Let’s examine this claim. Economists have reported wildly varied estimates of the environmental costs associated with energy. Some studies say that existing prices for conventional fuels, like natural gas, are too high relative to their external costs rather than too low because of regulatory distortions. For those fuels for which the evidence of environmental externalities is clear, the appropriate solution is a tax that increases the price and allows producers and consumers complete freedom to adjust. But such a policy creates visible costs and diffuse benefits, and politicians prefer the opposite: visible beneficiaries and diffuse costs to the taxpayers and the economy.
Another rationale for targeted subsidies is that innovators in energy markets cannot capture the full benefits of their innovations. Notice that the complaint, however, is that business will underinvest in research and development across the board, not that investors pick the wrong technologies in which to invest. If this is a serious problem, the solution is to make all research and development more attractive through subsidies.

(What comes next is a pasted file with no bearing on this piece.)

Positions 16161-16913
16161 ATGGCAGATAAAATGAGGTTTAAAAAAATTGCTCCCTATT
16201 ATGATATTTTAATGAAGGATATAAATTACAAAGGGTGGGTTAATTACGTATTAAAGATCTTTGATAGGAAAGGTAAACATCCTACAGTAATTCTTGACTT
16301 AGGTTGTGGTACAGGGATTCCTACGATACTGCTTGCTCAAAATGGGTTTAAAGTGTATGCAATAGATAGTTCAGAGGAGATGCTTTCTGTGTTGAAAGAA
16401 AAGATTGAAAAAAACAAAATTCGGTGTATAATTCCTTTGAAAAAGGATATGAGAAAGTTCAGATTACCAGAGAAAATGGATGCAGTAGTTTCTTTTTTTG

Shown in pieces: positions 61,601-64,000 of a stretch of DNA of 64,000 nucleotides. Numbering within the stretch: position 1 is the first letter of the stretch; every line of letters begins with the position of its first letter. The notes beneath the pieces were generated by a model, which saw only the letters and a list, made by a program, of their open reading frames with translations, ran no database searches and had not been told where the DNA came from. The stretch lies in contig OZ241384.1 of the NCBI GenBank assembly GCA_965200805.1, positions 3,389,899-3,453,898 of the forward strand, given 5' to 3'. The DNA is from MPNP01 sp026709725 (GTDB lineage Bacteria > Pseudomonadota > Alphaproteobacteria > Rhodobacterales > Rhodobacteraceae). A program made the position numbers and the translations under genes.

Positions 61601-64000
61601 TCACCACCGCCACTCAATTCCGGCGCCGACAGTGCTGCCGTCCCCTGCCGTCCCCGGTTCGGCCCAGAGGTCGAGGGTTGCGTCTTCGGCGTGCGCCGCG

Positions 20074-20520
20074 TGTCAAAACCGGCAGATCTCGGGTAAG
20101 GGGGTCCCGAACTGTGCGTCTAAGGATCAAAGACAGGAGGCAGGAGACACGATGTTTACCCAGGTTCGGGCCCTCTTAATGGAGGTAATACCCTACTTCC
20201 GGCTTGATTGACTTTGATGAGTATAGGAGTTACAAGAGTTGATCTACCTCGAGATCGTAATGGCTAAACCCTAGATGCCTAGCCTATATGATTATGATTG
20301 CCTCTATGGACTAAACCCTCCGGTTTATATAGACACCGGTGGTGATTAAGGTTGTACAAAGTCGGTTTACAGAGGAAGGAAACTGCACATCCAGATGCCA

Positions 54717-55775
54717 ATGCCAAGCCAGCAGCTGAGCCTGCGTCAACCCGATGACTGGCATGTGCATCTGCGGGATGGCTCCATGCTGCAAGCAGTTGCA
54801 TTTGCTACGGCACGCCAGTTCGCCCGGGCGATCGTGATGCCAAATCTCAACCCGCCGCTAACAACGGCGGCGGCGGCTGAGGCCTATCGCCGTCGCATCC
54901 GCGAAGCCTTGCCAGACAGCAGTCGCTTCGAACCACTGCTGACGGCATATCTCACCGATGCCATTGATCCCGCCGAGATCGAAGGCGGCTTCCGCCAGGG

Don’t we need to keep up with China? To be sure, in industries characterized by network effects or large economies of scale relative to the size of the world market, there are advantages to countries that jump out to an early manufacturing lead. Early firms will expand rapidly and later entrants will not be able to achieve sufficient scale to become viable. In theory, then, a country that hosts these “first movers” can permanently increase its welfare relative to the rest of the world through clever government intervention.
But can we be certain that there will eventually be a viable market for solar power or that solar panel manufacturing is in fact characterized by very large economies of scale? No, we can’t. And if there is evidence that the economies of scale in solar power markets are great enough to fear that a first mover could choke off future competition in the market, I have not seen it.